I get it. You’re just trying to make conversation. You probably don’t have a lot in common with a 17-year-old, so you ask about what you know will elicit a response: college.
I don’t care who you are—from the bottom of my heart, go to hell.
I dread a great many forms of human interaction and topics of conversation, but nothing fills me with such heavy dread more than when someone tries to pry into the already incredibly stressful experience that is college applications. It’s frustrating for a few reasons, but I’ll focus on three—the general stress, the awkwardness and the competitiveness.
Anyone who thinks students don’t spend enough time dealing with all the tiny little details that go into every college application doesn’t understand the process. Sure, there are the supplemental essays, which are a pain (although not every school has them), but there’s so much more that slowly eats away at one’s core: sending test scores on time, checking with teachers to make sure recommendations have been sent, filling in student profile information painfully accurately for each school, getting the registrar to send out transcripts, securing interviews if a school requires them… the list could go on and on.
So when I’m asked how the process is going, it shouldn’t be expected of me to say anything other than “I’m stressed beyond belief.” I think about college all the time. Making sure everything is in on-time not just for one school but for multiple schools at a time is exhausting. I think about it way too much on my own time to have to talk about it when I shouldn’t have to.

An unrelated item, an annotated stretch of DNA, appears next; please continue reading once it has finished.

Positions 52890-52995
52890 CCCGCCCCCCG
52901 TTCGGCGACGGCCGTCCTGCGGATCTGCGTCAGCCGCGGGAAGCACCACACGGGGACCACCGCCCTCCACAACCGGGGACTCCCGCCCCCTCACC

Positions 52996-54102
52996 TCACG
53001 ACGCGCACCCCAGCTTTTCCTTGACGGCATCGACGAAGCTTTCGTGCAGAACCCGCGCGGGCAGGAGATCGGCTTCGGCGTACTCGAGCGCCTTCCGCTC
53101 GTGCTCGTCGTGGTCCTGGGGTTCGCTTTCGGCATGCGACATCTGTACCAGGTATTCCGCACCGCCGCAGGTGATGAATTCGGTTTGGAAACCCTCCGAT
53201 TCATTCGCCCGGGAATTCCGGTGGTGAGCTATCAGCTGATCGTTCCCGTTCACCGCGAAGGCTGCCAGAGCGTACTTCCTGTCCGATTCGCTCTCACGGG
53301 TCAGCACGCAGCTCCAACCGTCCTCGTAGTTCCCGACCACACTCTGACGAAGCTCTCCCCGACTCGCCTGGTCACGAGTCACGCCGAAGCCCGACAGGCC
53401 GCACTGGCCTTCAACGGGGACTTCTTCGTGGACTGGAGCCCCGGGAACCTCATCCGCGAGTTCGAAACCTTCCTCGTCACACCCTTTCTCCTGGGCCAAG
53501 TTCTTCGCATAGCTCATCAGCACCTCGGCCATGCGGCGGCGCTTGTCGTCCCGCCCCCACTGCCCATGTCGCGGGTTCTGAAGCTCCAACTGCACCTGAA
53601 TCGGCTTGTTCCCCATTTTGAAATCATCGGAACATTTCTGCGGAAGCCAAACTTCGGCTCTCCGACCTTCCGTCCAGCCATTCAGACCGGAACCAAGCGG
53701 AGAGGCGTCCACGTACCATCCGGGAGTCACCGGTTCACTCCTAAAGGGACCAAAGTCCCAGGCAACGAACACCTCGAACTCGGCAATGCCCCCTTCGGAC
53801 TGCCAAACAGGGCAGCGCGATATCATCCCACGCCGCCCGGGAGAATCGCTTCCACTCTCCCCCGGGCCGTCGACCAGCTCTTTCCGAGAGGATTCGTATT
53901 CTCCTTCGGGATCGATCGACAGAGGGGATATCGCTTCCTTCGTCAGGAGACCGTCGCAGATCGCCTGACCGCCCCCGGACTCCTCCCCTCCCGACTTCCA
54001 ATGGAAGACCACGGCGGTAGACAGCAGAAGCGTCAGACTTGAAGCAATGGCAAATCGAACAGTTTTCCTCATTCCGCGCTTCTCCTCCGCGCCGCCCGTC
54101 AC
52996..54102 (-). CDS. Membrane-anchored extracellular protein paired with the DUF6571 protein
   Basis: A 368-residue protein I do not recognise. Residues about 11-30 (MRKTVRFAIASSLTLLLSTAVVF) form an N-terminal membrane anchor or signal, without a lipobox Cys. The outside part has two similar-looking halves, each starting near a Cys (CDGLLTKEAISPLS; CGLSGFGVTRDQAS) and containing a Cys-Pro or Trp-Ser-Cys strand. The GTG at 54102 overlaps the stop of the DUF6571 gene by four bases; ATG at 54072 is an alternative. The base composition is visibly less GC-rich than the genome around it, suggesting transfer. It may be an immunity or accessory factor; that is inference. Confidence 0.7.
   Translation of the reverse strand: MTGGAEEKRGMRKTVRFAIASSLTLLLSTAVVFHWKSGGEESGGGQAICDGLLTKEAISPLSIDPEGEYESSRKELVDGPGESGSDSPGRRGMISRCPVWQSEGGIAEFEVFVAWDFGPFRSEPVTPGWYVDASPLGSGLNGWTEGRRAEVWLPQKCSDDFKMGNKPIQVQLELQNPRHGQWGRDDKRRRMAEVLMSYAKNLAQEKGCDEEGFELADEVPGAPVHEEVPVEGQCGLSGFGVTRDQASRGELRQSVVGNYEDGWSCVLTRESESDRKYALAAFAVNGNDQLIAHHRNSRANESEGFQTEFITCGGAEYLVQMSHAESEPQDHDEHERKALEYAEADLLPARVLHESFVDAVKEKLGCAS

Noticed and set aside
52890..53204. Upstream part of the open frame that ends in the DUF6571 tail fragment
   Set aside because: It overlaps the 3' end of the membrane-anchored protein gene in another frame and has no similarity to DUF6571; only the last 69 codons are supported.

And then there are the questions that make me want to yell, the worst of which is the very blunt, “So where are you going to go?” If I knew which college I planned to attend, then I wouldn’t be applying to all these schools. And stop asking about my first choice, because not everyone has their heart set entirely on one school. There are so many different factors that go into a decision (like cost) that a first choice can be totally implausible.
As if the stress of applications isn’t enough to want to avoid discussion about them, there’s also the awkward truth that people often pry into one’s process in an effort to assess their competition for a particular school. It creates an uncomfortable sense of division among peers and only continues to add to the great stress of the process as a whole.
The truth is that people can judge far too easily based solely on a person’s list of colleges, whether it’s criticizing a person’s choices for safety schools or questioning their ambition for upper-level schools. And if someone doesn’t get into a college they publicly had their heart set on, it can be incredibly awkward for all parties involved.
So please, next time you want to ask about how my college search is going, ask about my cross country season instead. We can talk about college on April 1.